One of my first posts on SWP (in January 06) discussed exchange capacity limits. A recent WaPo article states that this issue is increasingly a concern of market participants who worry that during times of market stress exchange message processing capacity will be overwhelmed, leading to (or exacerbating) market disruptions.
My post discussed the point that the nub of the issue was that messages (i.e., bids, asks, cancels) were unpriced resources, and that as a result customers send too many of them. This has apparently dawned on some important folks. The article quotes the NYSE’s John Thain as saying: “We don’t get paid for messages, we get paid for trades,” Thain said. “So nobody has infinite message traffic capacity.”
Well, yeah, dude, but that sort of begs the question–is it optimal (or even sane) to have unpriced messages? Similarly, it begs the question–how do you know the right amount of message traffic capacity to invest in if there is no market for it? It is ironic (or something) that businesses that are in the business of facilitating price discovery haven’t thought more seriously about discovering some prices for their most important resource.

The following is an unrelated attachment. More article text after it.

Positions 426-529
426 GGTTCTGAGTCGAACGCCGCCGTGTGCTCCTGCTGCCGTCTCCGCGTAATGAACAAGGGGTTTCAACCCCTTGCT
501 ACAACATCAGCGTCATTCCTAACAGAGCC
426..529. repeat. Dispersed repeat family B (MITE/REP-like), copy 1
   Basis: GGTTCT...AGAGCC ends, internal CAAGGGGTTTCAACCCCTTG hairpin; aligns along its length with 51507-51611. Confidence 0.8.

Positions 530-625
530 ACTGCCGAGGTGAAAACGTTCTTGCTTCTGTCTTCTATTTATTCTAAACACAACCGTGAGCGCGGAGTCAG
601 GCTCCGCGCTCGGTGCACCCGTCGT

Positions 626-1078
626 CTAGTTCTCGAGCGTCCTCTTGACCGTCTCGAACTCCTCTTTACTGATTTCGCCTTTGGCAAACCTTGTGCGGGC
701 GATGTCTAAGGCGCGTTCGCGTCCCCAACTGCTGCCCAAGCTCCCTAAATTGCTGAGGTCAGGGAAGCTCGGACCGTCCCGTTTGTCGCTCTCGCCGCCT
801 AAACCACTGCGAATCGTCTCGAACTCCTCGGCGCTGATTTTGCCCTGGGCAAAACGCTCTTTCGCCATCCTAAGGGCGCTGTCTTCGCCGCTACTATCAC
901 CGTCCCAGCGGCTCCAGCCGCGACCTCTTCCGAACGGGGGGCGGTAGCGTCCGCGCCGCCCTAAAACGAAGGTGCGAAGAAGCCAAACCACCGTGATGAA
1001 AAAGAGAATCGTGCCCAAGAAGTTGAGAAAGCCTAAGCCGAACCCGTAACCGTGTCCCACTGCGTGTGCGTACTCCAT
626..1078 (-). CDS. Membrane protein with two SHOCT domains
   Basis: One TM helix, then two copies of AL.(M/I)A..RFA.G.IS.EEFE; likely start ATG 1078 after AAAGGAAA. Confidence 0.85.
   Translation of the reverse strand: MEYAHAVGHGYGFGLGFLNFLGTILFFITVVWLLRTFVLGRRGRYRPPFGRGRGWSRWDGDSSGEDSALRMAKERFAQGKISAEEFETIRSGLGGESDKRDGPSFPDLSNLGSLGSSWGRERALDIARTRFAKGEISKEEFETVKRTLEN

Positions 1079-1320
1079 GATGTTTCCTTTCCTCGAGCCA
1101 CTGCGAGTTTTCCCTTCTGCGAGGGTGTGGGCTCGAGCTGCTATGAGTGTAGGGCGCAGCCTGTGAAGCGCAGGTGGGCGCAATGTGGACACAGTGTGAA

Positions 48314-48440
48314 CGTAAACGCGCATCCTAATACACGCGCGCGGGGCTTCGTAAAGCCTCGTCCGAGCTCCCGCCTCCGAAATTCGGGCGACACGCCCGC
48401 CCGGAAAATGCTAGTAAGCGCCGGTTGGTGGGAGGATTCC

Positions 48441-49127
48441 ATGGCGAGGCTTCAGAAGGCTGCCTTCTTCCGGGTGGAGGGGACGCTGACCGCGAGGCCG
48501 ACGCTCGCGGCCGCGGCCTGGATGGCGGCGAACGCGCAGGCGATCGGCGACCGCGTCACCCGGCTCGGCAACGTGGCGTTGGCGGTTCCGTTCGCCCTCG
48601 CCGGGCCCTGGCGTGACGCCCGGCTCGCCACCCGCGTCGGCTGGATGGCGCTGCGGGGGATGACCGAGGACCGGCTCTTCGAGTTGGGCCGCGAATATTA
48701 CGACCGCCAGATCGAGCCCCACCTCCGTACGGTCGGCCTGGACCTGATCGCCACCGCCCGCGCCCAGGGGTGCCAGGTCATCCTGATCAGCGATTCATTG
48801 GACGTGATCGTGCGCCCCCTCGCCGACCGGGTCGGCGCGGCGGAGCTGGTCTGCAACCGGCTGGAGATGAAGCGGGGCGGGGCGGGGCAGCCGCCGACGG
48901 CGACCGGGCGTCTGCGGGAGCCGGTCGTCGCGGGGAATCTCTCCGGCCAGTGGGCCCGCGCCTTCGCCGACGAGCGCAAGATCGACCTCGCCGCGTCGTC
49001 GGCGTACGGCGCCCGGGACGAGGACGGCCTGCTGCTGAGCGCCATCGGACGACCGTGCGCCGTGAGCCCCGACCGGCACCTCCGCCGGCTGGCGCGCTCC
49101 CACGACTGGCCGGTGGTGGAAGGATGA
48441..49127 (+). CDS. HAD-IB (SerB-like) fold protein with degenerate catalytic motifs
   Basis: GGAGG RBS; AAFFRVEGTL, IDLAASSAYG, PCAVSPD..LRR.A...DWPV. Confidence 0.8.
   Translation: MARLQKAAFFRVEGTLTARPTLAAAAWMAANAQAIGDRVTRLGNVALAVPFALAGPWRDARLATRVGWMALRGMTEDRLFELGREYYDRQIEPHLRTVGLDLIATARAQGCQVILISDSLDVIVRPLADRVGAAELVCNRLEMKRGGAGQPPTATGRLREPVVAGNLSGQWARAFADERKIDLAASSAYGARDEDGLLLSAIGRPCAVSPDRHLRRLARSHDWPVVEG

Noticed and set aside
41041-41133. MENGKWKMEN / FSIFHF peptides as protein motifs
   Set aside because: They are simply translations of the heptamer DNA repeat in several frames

As noted in the original post, it is not a trivial matter to devise a capacity pricing system. As Coase noted long ago, there are costs to using prices to allocate resources. But there can be costs of not using them too. And there has to be some means of allocating a scarce resource (capacity) even if one doesn’t use prices. The article suggests that the costs of inefficient utilization of, and investment in, capacity may be very large. It mentions October 87, when capacity limits nearly caused a catastrophe in US markets. The TSE’s recent embarrassment is another illustration. I therefore think it is past time for exchanges to think seriously about capacity allocation mechanisms, including pricing mechanisms.